Former Foreign Secretary Vijay Gokhale says the Chinese are masters at manipulating time, and one of their strategies is to play the victim. In his view, China’s strategies and tactics vary depending on the situation and the relative strength of both parties, but one can discern common threads that run through the way the Chinese conduct international relations.
He suggests that Indians should remember these points when preparing for talks with China. In his new book The Long Game: How the Chinese Negotiate with India, Gokhale explores the dynamics of negotiation between the two countries through the prism of six historical and recent events in the India-China relationship.
His comments come amid the border stand-off in eastern Ladakh between India and China. ‘China is a master at manipulating time; if the interlocutor is hesitant to yield to its demands, they will start by referring to China’s long history and their ability to display patience,’ the book, released by Penguin Random House, explains. In Gokhale’s opinion, China will always try to guide the agenda and determine the direction for negotiations and avoid discussions that could place it in an uncomfortable corner or compel Chinese negotiators to reveal their position prematurely.
According to him, it is essential for the other party to raise its issues of interest in the working-level negotiations, even if they are not on the formal agenda, as a way of showing China that the other party has equal interest and the right to put forward its issues in the discussions. Moreover, he points out that whenever there is a contentious issue, the Chinese always enunciate ‘principles’ before resolving it.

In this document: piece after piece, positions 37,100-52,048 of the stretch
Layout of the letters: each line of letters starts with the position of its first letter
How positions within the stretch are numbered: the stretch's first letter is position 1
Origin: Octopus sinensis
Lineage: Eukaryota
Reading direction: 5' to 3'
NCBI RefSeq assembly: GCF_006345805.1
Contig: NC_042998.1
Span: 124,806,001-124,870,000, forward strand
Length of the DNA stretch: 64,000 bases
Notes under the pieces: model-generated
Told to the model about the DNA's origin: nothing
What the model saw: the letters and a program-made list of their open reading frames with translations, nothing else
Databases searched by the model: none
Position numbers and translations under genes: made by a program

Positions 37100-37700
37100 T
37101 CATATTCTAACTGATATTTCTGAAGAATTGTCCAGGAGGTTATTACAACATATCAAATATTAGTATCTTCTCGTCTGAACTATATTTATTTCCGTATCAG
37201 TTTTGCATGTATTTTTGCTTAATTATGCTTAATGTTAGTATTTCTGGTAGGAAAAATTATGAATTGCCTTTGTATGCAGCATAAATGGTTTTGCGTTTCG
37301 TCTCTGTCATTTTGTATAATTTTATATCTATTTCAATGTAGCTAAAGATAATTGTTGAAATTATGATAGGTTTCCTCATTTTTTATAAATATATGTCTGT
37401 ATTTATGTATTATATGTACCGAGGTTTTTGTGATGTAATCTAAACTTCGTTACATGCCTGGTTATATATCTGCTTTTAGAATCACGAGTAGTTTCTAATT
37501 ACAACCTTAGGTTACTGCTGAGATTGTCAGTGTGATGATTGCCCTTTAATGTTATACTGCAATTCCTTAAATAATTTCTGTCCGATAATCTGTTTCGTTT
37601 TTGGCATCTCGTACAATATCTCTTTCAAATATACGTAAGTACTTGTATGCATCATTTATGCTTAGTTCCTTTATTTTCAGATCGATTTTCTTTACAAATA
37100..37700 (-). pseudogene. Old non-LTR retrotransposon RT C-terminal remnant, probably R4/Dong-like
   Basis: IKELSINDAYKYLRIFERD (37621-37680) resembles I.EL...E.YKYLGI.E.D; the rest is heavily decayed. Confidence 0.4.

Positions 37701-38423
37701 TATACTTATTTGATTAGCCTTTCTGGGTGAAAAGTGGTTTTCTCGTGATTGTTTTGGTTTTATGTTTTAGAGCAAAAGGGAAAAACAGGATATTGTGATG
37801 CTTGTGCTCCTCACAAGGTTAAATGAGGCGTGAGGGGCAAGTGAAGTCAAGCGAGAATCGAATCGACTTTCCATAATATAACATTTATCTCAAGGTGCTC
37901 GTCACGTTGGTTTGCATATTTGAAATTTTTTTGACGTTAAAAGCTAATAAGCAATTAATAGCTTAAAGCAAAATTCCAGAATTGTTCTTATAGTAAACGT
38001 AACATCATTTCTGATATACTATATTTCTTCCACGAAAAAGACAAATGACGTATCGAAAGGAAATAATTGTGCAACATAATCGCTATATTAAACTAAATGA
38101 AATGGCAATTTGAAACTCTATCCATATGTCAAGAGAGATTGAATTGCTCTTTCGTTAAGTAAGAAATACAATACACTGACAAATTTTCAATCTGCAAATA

‘The Indian side might, therefore, wish to closely examine the ‘principles’ proposed by China, and negotiate them in a manner that limits Chinese flexibility or does not allow the Chinese side to constrain India’s position on the specifics of any issue,’ he writes.
As Gokhale explains, it is crucial to be aware of two types of Chinese plays on issues that are particularly contentious or crucial. ‘They will keep saying ‘no’ for as long as possible, keeping all options on the table,’ he says, adding that the other Chinese play is to ‘fall back on the power of silence’. Six important events in bilateral relations are explored in the book:
- India’s recognition of China on December 30, 1949
- The trade deal between the Tibet Region of China and India of April 29, 1954
- India’s nuclear tests of 1998
- China’s formal recognition of Sikkim as a part of India on April 11, 2005
- India-China diplomatic negotiations on the 123 nuclear deal in 2008
- Listing of Masood Azhar as a terrorist in the UNSC 1267 Sanctions List on May 1, 2019.